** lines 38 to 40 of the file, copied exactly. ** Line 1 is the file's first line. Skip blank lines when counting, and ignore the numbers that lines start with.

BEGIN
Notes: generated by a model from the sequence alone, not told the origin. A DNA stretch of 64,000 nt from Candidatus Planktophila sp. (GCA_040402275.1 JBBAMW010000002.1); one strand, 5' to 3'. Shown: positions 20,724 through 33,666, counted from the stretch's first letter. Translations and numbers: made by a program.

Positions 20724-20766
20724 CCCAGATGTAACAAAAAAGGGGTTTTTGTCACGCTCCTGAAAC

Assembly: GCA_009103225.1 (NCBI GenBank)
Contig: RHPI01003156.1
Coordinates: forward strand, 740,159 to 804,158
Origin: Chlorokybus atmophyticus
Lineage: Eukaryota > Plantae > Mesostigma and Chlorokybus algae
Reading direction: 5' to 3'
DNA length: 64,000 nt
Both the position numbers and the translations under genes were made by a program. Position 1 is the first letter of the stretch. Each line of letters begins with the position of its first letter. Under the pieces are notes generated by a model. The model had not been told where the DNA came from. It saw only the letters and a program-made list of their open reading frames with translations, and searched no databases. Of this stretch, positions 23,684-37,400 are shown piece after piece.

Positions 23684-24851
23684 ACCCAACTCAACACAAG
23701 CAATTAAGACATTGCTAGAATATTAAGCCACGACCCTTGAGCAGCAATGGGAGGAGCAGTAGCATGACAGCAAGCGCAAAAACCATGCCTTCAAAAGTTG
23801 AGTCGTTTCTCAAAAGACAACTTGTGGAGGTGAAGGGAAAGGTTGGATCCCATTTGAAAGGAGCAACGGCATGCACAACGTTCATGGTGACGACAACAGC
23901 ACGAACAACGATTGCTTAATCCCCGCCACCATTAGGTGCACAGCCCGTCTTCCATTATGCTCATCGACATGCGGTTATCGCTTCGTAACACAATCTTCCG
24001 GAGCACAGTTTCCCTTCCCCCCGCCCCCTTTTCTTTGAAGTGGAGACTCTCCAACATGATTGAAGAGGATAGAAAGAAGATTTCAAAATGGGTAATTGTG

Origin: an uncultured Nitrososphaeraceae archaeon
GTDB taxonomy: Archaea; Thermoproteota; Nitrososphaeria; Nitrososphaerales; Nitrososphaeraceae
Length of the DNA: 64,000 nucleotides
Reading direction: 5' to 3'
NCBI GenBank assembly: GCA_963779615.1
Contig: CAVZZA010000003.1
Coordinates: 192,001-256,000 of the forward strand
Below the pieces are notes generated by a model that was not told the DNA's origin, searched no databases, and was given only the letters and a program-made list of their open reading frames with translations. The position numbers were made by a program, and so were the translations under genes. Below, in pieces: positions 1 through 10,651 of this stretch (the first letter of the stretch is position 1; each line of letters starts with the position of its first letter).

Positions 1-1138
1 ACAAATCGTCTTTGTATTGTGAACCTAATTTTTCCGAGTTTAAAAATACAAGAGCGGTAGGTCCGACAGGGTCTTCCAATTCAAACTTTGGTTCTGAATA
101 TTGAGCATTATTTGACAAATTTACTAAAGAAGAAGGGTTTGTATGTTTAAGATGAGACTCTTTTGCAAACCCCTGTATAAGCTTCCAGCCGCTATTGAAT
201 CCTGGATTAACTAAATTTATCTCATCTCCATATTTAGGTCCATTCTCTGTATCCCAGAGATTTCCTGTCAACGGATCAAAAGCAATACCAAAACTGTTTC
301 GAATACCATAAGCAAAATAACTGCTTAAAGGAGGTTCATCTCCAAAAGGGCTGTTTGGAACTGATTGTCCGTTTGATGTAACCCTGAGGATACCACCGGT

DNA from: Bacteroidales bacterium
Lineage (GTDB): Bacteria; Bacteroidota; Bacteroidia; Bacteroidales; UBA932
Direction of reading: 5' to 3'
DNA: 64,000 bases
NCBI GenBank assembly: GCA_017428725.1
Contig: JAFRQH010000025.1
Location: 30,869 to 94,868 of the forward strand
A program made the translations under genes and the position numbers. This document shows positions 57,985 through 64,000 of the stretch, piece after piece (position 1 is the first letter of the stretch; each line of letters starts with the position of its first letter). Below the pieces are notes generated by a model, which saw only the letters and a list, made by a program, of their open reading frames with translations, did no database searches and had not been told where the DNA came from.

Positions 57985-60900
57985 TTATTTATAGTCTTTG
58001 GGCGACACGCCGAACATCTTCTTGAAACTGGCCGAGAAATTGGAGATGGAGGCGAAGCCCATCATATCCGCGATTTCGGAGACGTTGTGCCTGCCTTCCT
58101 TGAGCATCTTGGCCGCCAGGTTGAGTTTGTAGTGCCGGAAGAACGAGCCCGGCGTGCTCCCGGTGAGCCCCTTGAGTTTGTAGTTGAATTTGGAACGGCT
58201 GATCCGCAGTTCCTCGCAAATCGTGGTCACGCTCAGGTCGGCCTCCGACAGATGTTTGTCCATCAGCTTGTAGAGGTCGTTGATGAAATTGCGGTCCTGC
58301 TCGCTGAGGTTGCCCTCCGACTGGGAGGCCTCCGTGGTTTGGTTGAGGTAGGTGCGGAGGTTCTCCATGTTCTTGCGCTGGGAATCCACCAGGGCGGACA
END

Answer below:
A program made the translations under genes and the position numbers. This document shows positions 57,985 through 64,000 of the stretch, piece after piece (position 1 is the first letter of the stretch; each line of letters starts with the position of its first letter). Below the pieces are notes generated by a model, which saw only the letters and a list, made by a program, of their open reading frames with translations, did no database searches and had not been told where the DNA came from.

Positions 57985-60900
57985 TTATTTATAGTCTTTG